Juice Wrld death: Chicago-born rapper dies aged 21

Adam White
Rapper Juice Wrld, who has reportedly died at the age of 21, on the red carpet in 2018: Dave Kotinsky/Getty Images for Power 105.1

Chicago rapper Juice Wrld, real name Jarad Anthony Higgins, has died at the age of 21.

The musician, who rose to the top of the charts with the Sting-sampling hit “Lucid Dreams”, suffered a “medical emergency” at Chicago’s Midway International airport on Sunday morning, police said. He was taken to hospital, where he was pronounced dead.

Lil Nas X and Camila Cabello are among the figures from the music world who paid tribute to Higgins after news of his death emerged.

“RIP juice. So sad how often this is happening lately to young talented rising artists,” tweeted Lil Nas X.

DJ Zane Lowe described Higgins as a “thoughtful and gifted artist” whose music had an “enormous impact on millions”.

“I always looked forward to seeing him. I’m so sad to know that won’t be possible anymore,” he added.

Cook County medical examiner’s office confirmed it had been notified of Higgins’ death. An autopsy had not yet been conducted but police said there were no signs of foul play.

Chicago Fire Department spokesman Larry Langford said a man in cardiac arrest was taken to a hospital from a hangar operated by Atlantic Aviation at Midway, away from the main terminal, where private planes land.

TMZ reported earlier in the day that Higgins had suffered a seizure, with law enforcement sources telling the site the rapper was bleeding from the mouth as they arrived at the scene and was pronounced dead a short time later in hospital.

Many fans referred to the lyrics of his song “Legends”, which foreshadowed his young death with the lyrics: “What’s the 27 Club? We ain’t making it past 21.”

Higgins blended rapping and singing on his songs, sometimes mumbling words and focusing more on melody. “Lucid Dreams,” which heavily samples Sting’s 1993 song “Shape of My Heart,” was a six-times platinum success and peaked at number two on the all-genre Hot 100 chart in the US. It reached the top spot on Billboard’s Hot R&B/Hip-Hop Songs and Hot Rap Songs charts.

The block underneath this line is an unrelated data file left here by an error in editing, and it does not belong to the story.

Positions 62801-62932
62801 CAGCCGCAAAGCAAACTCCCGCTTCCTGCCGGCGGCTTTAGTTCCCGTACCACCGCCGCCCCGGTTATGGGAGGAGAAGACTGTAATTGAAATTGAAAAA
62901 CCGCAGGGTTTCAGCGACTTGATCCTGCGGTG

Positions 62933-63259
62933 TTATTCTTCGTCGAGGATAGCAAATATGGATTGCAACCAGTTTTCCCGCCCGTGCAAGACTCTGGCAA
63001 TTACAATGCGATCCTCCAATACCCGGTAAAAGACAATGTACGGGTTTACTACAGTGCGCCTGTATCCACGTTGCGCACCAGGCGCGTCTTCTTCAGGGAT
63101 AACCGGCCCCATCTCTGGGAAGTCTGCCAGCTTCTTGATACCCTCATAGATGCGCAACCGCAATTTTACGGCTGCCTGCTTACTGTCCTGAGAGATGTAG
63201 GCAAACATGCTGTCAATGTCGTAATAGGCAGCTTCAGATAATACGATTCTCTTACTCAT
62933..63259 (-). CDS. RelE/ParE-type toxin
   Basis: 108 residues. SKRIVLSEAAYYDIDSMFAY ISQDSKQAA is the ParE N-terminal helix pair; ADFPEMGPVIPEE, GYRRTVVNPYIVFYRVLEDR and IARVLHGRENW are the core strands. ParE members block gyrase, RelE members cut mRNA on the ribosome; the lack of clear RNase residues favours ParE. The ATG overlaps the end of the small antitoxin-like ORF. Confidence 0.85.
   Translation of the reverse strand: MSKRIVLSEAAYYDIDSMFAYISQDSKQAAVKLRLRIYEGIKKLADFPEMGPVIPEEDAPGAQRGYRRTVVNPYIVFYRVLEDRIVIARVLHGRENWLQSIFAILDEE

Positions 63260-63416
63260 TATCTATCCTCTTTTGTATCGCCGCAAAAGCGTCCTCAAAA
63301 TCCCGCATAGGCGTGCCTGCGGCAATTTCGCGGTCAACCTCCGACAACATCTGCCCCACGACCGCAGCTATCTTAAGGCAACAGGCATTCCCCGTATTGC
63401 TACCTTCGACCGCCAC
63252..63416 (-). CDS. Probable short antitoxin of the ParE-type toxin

“I was very impressed by what he put on top of [my version],” Sting told The Associated Press this year. “It’s a really good song.”

Higgins got his start on the music sharing platform SoundCloud before signing to a record label and finding major success on streaming services. His major-label debut album, Goodbye & Good Riddance, was a platinum success. It featured the hit “All Girls Are the Same”, which gained platinum status, alongside seven more platinum hits including “Armed & Dangerous”, “Robbery”, “Fine China” and “Legends,” which features the lyrics: “What’s the 27 Club?/We ain’t making it past 21.”

Higgins’s second album, Death Race for Love, debuted on top of the Billboard charts this year and his most recent single, “Bandit” with YoungBoy Never Broke Again, reached the Top 10 of the pop charts in October.

Higgins graduated in 2017 from Homewood-Flossmoor Community High School outside Chicago, where he gained a reputation as a talented musician among the nearly 3,000 students. School officials that they would offer counselling services for students affected by his death.

“He is remembered by his teachers and staff as being a brilliant and creative student. Jared was extraordinarily talented in music and played many instruments,” said school spokeswoman Jodi Bryant. “He was a caring and outgoing person who always tried to reach out to others while at the same time he was introspective and had a great sense of humour.”

Additional reporting by agencies

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